The village itself is home to about 300+ people, many from the two prominent families of Dunyo and Davor (including Kwasi Dunyo). Many people in Dagbamete are farmers, although some work in the market and at jobs in the nearby town of Akatsi. Much of the life in Dagbamete is traditional, but that is changing quickly, as in other parts of the world. However, the friendliness of the people and vibrancy of the culture are sure to never change. Dagbamete has its own Elementary School and Jr Secondary School as well as a new health clinic for which Baobab Tree has helped raise funds. This health clinic is special in that it combines traditional medicine and herbal healing with western medicine.

Kwasi Dunyo’s senior brother, Hunua Yao Dunyo, is a respected traditional healer and he is the head of the Apetorku Shrine in Dagbamete, a place where many people come from surrounding villages to be healed and to solve minor disputes. Much drumming and dancing goes on in the shrine and visitors are welcome to observe. The main language spoken is Ewe (eh-way),  as well as other Ghanaian languages such as Twi. Children learn to speak English from about age eight in school, so many people in the village will converse with you in English. The vegetation is savannah-like, with grasses and soft sand. Stands of Bamboo trees make nice shade for an afternoon nap on a grass mat. Houses are made of cement blocks with corrugated tin-roofs as well as the more traditional mud-brick with thatch roof. Many of them are painted bright blues and pinks. Weather is hot and humid as Dagbamete is close to the ocean.


Kwasi Dunyo is the founder of the West African Cultural Exchange (WACE). The WACE centre is situated in the Ewe village of Dagbamete, Ghana, Kwasi’s African home. The centre was opened officially in the summer of 2001, during a visit by the Baobab Youth Performers. Since then it has served as home away from home for many visitors to the village who come to study the traditional arts in Ghana. The centre’s main building is named for Kathy Armstrong, Baobab Tree’s founder. Kathy Armstrong Lodge has 12 double rooms for sleeping, a sitting room, dining hall and restful porch. The village has recently acquired running water and electricity, making flush toilets and evening light a reality.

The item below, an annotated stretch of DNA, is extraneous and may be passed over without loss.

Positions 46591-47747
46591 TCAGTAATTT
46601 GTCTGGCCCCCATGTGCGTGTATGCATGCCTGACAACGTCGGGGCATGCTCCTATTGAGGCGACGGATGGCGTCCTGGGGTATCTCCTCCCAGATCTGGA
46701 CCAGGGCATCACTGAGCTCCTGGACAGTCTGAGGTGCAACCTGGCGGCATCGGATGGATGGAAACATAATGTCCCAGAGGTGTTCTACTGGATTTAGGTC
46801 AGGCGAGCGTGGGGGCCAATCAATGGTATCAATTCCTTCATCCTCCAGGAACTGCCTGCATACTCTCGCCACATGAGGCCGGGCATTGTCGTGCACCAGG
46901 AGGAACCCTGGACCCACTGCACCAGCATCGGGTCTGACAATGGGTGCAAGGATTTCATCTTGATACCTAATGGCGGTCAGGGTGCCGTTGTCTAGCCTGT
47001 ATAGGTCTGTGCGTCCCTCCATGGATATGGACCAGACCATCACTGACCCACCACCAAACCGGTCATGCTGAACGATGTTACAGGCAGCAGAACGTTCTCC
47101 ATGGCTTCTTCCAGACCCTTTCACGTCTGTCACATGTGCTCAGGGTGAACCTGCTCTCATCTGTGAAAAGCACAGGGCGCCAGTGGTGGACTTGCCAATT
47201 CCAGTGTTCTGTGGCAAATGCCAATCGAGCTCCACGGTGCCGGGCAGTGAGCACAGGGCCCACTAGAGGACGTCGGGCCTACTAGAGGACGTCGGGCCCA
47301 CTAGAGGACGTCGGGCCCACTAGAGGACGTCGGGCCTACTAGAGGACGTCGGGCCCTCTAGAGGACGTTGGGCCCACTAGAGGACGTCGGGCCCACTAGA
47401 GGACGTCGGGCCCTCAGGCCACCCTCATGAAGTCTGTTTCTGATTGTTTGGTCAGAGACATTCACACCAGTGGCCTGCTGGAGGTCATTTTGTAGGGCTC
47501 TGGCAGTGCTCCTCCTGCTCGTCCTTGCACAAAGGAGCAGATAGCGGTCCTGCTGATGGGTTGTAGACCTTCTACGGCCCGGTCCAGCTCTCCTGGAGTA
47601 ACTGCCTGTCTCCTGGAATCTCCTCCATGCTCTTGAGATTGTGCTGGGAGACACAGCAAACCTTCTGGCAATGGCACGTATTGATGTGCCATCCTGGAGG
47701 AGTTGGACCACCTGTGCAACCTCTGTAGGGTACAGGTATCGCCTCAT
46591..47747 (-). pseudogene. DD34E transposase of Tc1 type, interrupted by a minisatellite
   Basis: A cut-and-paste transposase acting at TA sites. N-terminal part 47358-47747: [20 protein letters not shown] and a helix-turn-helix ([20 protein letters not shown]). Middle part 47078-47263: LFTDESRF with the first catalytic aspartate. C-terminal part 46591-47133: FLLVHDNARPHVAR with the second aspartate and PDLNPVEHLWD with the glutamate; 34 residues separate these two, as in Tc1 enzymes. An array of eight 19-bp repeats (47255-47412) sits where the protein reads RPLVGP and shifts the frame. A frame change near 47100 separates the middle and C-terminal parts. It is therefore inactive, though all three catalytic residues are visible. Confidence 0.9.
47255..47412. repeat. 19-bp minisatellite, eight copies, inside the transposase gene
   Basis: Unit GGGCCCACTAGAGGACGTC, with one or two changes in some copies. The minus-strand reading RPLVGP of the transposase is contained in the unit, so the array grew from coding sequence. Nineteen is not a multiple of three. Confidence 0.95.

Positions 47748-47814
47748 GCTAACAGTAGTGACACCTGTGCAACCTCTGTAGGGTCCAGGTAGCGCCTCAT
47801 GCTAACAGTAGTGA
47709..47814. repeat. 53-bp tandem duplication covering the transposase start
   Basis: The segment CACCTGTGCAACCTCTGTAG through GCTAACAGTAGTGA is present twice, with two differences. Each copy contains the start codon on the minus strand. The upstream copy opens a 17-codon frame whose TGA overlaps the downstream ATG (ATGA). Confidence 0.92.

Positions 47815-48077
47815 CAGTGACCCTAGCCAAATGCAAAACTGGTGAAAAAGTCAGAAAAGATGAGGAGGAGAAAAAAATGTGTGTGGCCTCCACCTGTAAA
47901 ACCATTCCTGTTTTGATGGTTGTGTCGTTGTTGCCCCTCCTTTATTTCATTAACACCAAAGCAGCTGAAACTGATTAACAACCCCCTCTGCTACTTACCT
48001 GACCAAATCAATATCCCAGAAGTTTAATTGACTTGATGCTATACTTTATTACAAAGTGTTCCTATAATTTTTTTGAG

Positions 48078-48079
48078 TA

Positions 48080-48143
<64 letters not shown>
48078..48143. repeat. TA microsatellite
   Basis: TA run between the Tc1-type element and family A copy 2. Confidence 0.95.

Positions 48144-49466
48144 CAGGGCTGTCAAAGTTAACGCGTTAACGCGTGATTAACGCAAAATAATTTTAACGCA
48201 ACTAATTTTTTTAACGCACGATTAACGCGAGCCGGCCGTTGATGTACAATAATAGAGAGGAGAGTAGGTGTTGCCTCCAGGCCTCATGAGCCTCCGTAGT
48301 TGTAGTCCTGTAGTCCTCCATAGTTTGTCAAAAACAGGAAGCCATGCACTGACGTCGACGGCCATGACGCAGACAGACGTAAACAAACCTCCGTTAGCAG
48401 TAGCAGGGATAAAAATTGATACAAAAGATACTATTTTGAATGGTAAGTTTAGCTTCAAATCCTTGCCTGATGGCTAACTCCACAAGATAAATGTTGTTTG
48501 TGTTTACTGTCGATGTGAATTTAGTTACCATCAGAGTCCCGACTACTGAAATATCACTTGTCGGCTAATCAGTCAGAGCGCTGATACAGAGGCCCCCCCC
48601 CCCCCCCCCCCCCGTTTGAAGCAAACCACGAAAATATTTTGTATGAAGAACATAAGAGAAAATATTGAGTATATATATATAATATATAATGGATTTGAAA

Baobab Tree regularly takes the youth group for studies to the WACE Centre. As well, there are public tours you can take:

Into the Sound of the Drum tours: Experience the spirit of Africa in this unique 3 week tour to Ghana, hosted by Kwasi Dunyo in his home village of Dagbamete each summer. Highlights include daily drumming, visits to drumming societies in other villages, markets, fishing towns, Kakum National Rainforest Park and the historic slave castles. For info on the public tour, please contact:
Kwasi Dunyo
394 Main St.,Toronto,
Ontario, Canada M4K 4X8